Has trade weighed down wages?
It pays to go to college. And more and more, it will cost you down the road to skip it.
That's the gist of a report, released last week by the Economic Policy Institute (EPI), that studied the effect international trade has had on the wages of American workers.
It's findings hew to the results you'd expect: As countries trade, they develop specialties. The United States is making more and more products that require a lot of skill to produce, while the developing nations, with which it does business, dominate the low end of the market. The result? Wages for high-skilled workers in the U.S. have climbed, while wages for low-skilled workers -- those who don't have much schooling past a high school diploma -- have fallen off.
The report's author, Josh Bivens, found that trade with less-developed countries lowered wages in 2011 by roughly $1,800 for a full-time, full-year worker earning the average wage for employees without a four-year college degree.
That's a lot of macaroons per worker.
But that's not all. Bivens also points out that when Congress and the president talk about trade, they rarely acknowledge trade's effect on rising wage inequality here in the States. Sending all of our low-skilled work overseas via trade deals, Bivens argues, is even more costly for American workers than a policy that would permanently extend the Bush-era tax cuts by cutting funding for Social Security, Medicare, Medicaid, and unemployment insurance. Check out the following table from Bivens' report:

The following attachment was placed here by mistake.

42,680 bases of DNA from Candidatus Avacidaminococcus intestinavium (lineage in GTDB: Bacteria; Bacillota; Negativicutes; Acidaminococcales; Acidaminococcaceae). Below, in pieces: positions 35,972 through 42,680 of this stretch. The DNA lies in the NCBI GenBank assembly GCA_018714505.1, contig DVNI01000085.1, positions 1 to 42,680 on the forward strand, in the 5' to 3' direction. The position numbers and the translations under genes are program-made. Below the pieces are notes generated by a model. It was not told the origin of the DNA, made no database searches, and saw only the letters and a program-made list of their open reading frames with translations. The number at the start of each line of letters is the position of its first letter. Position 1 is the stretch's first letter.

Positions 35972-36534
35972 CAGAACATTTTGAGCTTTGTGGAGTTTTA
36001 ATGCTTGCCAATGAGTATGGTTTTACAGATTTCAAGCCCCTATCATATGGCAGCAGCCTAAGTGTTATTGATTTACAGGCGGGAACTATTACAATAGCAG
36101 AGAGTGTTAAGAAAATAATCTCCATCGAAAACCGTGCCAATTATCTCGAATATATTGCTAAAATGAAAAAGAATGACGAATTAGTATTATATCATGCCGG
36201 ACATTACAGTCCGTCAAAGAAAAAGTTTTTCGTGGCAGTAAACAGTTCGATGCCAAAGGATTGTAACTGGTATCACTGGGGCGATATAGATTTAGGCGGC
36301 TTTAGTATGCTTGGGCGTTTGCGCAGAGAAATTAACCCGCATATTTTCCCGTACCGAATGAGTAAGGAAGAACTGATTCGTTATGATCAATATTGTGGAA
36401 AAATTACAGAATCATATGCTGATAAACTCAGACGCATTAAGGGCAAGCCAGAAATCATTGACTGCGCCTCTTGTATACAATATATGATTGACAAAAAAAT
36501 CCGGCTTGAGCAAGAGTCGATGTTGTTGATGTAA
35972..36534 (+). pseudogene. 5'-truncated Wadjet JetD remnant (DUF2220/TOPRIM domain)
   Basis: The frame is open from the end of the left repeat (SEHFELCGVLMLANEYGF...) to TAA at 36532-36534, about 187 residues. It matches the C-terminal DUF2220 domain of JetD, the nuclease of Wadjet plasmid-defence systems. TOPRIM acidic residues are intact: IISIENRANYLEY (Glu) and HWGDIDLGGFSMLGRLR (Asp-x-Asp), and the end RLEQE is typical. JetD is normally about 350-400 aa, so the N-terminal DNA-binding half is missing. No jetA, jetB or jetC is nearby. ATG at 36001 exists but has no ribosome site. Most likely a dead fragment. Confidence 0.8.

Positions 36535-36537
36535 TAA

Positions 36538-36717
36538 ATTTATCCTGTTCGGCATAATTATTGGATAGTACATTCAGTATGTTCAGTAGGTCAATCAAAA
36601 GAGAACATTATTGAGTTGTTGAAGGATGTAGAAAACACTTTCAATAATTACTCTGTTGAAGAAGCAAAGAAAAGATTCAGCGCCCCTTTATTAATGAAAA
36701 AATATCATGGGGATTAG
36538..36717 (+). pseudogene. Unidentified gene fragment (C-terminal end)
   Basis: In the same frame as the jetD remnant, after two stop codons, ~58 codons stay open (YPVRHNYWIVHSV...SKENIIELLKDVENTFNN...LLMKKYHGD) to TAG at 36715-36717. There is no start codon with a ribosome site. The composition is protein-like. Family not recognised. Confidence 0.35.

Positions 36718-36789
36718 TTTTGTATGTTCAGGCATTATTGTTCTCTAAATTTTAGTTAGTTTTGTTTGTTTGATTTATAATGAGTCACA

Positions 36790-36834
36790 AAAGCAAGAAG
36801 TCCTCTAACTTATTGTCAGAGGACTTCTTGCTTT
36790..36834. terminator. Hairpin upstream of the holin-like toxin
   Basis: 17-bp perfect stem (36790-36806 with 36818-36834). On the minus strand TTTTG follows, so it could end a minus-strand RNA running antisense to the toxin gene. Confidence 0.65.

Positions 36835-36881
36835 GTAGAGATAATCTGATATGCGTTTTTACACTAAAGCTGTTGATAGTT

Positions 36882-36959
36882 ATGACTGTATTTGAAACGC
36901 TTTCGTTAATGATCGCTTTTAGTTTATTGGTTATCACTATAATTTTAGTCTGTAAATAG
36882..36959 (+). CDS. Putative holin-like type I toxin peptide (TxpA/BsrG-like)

Benchmarking globalization’s impact on non-college-educated U.S. workers and households
* Annual income loss for a full-time worker earning average hourly wage for non-college-educated workers in 2011
** Annual income loss for a household of two workers supplying 3,500 hours of work per year while earning average hourly wage for non-college-educated workers in 2011
*** "Transfers" refers to programs such as Social Security, Medicare, Medicaid, unemployment insurance, and food stamps.Source: Author's analysis of Krugman (1995), Bivens (2008), Mishel et al. (2012), Furman (2007), Social Security Administration (2012), and CBO (2012). See the appendix for methodology.
To be clear, no one is expecting DC to make the Bush-era tax cuts permanent by cutting all of the aforementioned services, but Bivens has written up that hypotehtical situation to make a point.
"Increased trade with less-developed countries has resulted in much larger losses than would occur under this rather drastic policy shift," he writes on EPI's website. "This highlights the degree to which growing trade has harmed the living standards of noncollege workers."
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